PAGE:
THE BASICS: Ezra Klein of Vox explains how an effort to treat the nominees fairly, Matt Lauer overcorrected and ended up giving Donald Trump and unfair advantage. Michael Goodwin of The New York Post writes that too many journalists give biased opinions in favor of Hillary Clinton and as a result of this, Trump is discriminated against. While John A. Tures of The Huffington Post explains that journalists, in fear of getting labeled as biased, will refuse to challenge Trump for fear of retribution.
THE BASICS: Timothy B. Lee of Vox writes that Apple is renowned for their courage with their technology and this is not the first time Apple has done something revolutionary; removing the headphone jack will make for a sleeker look, and an overall better audio experience, one that Apple believes will outweigh the cons, whereas David Wheeler of CNN explains how often headphones are used in conjunction with the iPhone and offers a retort for every explanation Apple gives as to why they are ditching the audio jack in the new iPhone 7, and complains that this move was designed to get customers to spend even more money on Apple products.
THE BASICS: Perry Stein of the Washington Post explains that year-round schooling increases a student's chance of reaching their potential; they learn more, struggling students receive more focused attention, and by not having to come back from a long summer break, teachers will not have to spend weeks re-teaching last year's material. Mathew Lynch of Education News, however, argues year-round schooling takes a toll on the student's home life; as family vacations, child care, and extra curricular activities may suffer.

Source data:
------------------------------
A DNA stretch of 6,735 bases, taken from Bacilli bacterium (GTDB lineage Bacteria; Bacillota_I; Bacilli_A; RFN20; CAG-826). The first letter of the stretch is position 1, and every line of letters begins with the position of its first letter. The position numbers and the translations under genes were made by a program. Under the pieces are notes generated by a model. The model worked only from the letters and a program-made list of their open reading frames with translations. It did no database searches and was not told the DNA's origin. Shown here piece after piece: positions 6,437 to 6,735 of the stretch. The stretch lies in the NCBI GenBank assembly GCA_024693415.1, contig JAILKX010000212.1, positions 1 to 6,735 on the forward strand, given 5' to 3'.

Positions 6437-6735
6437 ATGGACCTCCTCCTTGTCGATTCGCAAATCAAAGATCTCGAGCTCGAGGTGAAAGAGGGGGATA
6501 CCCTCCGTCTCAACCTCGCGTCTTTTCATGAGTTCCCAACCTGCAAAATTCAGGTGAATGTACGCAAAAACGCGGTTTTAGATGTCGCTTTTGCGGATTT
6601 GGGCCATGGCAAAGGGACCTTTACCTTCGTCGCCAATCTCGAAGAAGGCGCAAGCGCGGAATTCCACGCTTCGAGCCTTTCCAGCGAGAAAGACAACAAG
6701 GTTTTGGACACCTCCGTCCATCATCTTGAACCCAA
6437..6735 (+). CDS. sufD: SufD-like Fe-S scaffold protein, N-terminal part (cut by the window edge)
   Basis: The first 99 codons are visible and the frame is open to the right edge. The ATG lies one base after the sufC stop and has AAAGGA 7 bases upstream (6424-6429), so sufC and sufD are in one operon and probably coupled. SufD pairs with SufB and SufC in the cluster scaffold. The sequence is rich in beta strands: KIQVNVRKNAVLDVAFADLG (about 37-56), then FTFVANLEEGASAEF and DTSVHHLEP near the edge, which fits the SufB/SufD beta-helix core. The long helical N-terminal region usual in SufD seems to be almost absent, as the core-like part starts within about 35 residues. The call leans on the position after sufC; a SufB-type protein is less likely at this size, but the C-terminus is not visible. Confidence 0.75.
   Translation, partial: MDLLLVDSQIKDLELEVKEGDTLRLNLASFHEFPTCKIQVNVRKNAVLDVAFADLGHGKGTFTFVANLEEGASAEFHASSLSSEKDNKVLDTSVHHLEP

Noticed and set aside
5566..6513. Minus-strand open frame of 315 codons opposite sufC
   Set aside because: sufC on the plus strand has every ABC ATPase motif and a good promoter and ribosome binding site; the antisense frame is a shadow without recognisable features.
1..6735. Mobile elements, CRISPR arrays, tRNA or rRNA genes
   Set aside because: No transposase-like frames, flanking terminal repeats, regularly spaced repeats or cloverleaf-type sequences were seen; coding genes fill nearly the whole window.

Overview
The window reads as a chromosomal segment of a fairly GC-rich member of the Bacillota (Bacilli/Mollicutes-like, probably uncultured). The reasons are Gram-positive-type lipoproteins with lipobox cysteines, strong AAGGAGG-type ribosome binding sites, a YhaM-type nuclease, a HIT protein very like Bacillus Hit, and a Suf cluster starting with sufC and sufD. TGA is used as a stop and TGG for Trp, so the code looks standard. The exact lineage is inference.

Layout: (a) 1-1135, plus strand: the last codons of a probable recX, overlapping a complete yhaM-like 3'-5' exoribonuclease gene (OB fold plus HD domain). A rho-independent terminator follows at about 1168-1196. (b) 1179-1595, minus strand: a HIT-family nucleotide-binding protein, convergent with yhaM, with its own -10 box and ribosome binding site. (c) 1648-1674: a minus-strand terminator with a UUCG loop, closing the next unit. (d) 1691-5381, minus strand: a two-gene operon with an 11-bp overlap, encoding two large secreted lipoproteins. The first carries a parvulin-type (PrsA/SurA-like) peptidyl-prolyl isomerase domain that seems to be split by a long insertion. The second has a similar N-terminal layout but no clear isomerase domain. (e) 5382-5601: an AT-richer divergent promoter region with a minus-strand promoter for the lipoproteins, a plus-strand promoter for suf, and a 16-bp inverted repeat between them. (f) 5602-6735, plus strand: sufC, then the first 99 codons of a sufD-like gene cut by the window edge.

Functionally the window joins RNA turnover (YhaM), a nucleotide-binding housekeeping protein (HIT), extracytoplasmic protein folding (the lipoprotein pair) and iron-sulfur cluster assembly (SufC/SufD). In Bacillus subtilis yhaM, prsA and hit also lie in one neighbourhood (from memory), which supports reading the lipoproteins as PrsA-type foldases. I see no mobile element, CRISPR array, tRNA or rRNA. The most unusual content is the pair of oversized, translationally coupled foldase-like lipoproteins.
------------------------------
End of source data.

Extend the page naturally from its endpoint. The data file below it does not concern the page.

THE BASICS: Shaun King of New York Daily News writes that Colin Kaepernick is heroic for refusing to stand for a song that praises America because he no longer believes America to be a country with liberty and justice for all. ESPN’s Jeremy Fowler speaks to Alejandro Villanueva, an Army Ranger turned NFL player, who believes sitting for the anthem shows disrespect to the troops who fight for our freedom and does nothing to solve the problems at hand. Kareem Abdul-Jabbar, writing for The Washington Post, explains that Kaepaernick displayed true patriotism by sacrificing himself to take a stand for what he believes in. Tamara Holder from Fox News explains how Kaepernick’s actions prompts the rest of America to question what it is they truly stand for.
THE BASICS: Douglas Perry of The Oregonian writes that since the latest polls appear to show that third-party presidential candidate Gary Johnson is taking votes from Hillary Clinton, Donald Trump would benefit most from his appearance on the debate stage. Whereas Sam Husseini of the Huffington Post argues that bad polling is holding Johnson back from the 15% mark that would allow him into the debates. Tara Golshan of Vox says that since there's no chance of Johnson winning, support for him amounts to support for the abstract concept of a third party candidate. While Michael Tanner of the National Review writes that fair and just democracy as a whole benefits from Johnson debating Clinton and Trump.